I did this illustration in 1984 for some magazine that I can't remember today. Is it realism? Maybe not realism but certainly everything is 'depicted'. No it's not realism but it can be read like language. We understand every object from the carrot to the triangle and t-square. It's in a humorous shorthand, a vernacular so to speak of realism.
When I was a student in the 60s at The School of Practical Art, soon to become The Art Institute of Boston, under instruction the illustrator Norman Baer I had a lot of the tools necessary to learn to paint decent realism. There was just one thing in the way. Me. I was from a working class home in a Massachusetts mill town. I was angry, had little confidence and a cultural affinity for alcohol. I did have one thing in my favor though. I was a funny bastard. There I was in a program focused on illustrating using realism and my lack of confidence held me back. But I used my humor to keep myself afloat. I started drawing my humor. I became a humorous illustrator. Painting realism was forgotten.
Through the 70s I was lucky to have found work art directing and doing humorous illustration. I was part of a group of illustrators in Boston working for the alternative newspaper The Real Paper. We had great times and made great illustration. A maturing time for both me and my generation. I cast out demon rum. I actually made an okay living. Got married and moved to NYC and Madison Avenue. My humorous illustration was not as funny in New York as it had been in Boston. There were a lot more funny bastards in New York. At the same time technology was blossoming and I got the bug. By the late 80s I was a tech guy inventing tools procedures for varied clients and training folks at top publications in the way of the digit. It was a better business, pay was prompt and generous. Life was good but not so funny.
All through most of the 70s I was painting. Mostly realism mostly portraits. I painted in acrylic. When I say mostly realism I mean a stylized realism.
By 1980 i was beginning to work in watercolor doing what I called realism. I was doing paintings like this rock and flowers watercolor strictly for myself. I was driving myself to realism. I had gotten married. Quit drinking and smoking and started painting realism. I kept it to myself not thinking it to be very good or not good enough. Throughout the 80s and 90s i polished this approach to watercolor realism in my down time from work. My work changed and went in different directions but a painting style developed and matured. It was a personal and infrequent thing. Come along to 9/11/2001. The world charged for me, loosing most of my active clients in one horrible morning. Manhattan changed. We were both all of a sudden out of work. After about a year I got serious about being a painter. I struggled for a while looking for a style and medium. I want back through my watercolors and realized this was it. Straight up realism. I had done a series of 'Chairs' paintings in the late 80s that very real and had a styled approach that I began grabbed on to. Guess what? It was one thing to leisurely do the occasional watercolor for myself and quite another to it for real.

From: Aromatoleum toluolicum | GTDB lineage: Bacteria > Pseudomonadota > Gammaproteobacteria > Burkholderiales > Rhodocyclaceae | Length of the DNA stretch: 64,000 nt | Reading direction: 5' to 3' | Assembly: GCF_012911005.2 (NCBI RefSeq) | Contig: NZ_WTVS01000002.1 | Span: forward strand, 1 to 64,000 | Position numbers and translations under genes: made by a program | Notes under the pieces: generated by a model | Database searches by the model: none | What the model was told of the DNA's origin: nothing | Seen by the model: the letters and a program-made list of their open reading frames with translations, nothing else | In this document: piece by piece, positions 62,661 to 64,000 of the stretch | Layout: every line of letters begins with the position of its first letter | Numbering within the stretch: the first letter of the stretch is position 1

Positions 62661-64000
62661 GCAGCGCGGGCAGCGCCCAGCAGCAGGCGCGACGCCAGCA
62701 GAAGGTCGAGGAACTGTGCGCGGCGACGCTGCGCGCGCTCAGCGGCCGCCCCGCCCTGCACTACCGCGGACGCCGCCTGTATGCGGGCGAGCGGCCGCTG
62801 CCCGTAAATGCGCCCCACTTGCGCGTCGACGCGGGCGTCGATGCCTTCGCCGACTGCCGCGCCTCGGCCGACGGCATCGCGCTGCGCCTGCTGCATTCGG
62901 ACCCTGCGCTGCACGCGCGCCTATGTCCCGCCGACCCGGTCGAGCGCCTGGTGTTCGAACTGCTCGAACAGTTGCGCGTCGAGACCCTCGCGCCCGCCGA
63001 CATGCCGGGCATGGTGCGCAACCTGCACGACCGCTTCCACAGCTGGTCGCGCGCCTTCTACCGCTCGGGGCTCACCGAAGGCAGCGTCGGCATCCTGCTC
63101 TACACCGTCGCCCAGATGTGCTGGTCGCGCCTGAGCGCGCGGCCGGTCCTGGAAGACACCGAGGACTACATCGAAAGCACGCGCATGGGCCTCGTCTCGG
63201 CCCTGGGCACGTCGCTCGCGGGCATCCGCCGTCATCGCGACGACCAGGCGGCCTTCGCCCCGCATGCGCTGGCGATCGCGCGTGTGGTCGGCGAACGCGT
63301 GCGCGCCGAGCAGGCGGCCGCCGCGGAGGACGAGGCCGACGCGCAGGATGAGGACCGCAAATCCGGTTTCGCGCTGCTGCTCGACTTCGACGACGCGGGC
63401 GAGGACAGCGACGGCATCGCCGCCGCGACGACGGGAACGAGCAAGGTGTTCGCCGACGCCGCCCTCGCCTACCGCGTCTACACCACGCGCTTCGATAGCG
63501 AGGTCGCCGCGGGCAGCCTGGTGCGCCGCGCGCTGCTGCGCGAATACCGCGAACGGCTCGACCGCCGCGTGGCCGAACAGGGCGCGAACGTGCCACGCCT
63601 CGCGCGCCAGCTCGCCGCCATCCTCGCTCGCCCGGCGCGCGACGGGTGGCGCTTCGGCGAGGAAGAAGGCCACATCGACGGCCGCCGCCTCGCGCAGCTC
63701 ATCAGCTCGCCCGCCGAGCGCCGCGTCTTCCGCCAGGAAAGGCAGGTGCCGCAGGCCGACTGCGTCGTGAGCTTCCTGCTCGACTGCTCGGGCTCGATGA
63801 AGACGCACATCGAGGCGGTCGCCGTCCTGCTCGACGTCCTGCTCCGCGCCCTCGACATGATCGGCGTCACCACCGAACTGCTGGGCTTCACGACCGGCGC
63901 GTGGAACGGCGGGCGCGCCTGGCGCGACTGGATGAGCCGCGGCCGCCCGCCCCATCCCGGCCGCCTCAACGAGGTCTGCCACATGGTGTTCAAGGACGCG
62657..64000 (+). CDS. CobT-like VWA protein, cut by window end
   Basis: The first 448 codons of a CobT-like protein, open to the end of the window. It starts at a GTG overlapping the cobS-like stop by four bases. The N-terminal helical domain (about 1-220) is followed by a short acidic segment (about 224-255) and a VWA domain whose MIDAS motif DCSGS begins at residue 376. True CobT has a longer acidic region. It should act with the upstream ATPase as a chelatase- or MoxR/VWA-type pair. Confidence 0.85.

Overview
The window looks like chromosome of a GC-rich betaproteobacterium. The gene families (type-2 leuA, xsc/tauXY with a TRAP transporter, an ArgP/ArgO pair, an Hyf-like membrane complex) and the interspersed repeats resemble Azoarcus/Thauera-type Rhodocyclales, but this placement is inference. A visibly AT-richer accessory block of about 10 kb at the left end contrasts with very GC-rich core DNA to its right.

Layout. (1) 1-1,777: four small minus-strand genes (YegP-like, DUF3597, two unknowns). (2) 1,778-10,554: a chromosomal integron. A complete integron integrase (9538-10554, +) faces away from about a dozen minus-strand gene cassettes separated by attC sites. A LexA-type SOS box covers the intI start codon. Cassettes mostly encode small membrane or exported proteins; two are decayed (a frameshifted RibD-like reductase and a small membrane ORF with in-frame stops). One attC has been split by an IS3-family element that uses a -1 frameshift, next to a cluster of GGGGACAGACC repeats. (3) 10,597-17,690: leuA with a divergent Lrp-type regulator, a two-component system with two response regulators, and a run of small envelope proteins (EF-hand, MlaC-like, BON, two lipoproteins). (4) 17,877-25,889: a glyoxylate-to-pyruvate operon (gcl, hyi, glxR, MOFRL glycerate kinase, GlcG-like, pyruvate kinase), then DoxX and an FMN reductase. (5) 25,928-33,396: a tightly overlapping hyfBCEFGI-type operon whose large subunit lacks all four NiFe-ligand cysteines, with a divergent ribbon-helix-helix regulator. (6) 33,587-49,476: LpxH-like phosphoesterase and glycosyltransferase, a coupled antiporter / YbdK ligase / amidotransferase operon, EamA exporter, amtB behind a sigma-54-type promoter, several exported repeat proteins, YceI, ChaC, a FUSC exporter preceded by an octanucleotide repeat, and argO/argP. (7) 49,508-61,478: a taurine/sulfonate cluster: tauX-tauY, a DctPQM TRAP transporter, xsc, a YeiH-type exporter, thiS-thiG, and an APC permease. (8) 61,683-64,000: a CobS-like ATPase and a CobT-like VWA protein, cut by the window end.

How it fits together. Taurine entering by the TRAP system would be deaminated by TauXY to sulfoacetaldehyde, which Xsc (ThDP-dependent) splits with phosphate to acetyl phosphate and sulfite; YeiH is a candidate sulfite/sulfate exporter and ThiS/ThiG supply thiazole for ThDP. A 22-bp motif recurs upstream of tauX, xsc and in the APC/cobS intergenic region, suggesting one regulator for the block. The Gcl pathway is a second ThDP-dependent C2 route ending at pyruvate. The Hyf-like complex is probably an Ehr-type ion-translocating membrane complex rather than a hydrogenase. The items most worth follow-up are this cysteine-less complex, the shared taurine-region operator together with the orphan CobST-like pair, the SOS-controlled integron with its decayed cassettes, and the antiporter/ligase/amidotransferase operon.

So there i am, 2003, pretty much out of work painting realism stylized but surely real. How do I recreate the magic moments i encountered while developing my process during the past 15 or so years?
I was doing a lot of renderings not really painting. I look at them now and I want to puke. Great renderings but only surface. Realistic but nothing real. No heart, just objects. All I was doing was building inventory. I started using oils which I hadn't touched since I was a teenager. I painted a few boat paintings and sold them too cheaply. I was getting away from just a rendering. The water i was painting was completely stylized but even more real quicker too read making more impact. For several years I exhibited my stuff in the traveling circus of the juried art fairs. Life in a camper and a tent. Weird but I loved it. I met and talked with hundreds and hundreds of people. Got to commiserate with other artist and artisans. It was the lifestyle of the gypsy artist. Great fun but not very profitable. Not at all.
2006 the financial crisis begins and we are again both without income. I've got to find work. I had been accepted into a lot of the better shows for the winter art fair season in Florida and had no vehicle of money. I was offered a job in a prestigious financial news organization. I had to take it if not for the money the challenge and prestige.
Flash forward to 2012. We were selling our apartment in NY and using the proceeds to build a beautiful home on land we had in PA. My wife had found the one great job there but I was still in the city soon to be homeless when boom. No job in poor health from too much stress. After dealing with the move and organizing a studio space I finally started painting January 2013 after a complete layoff of 6 years. The longest period ever without painting or drawing. I was very worried about my skills. It took me about 3 months with help from Mark Carders production oriented method and a lot of life drawing to get me back on my hands and production skills. Remarkably I'm handling paint now better than ever.
I've done a few good paintings but I'm starting to seeing objects again. Rendering surfaces to the exclusion of reality. It's easy to fall into this.
Realism in painting is like it is in in life, it's under the surface. I hope to be able to achieve showing that more in my paintings. So far I've touched on it a little, but I'm not there yet. I feel sort of like that guy in my 1984 humorous illustration with the carrot and painting reality in realism is a really big stick.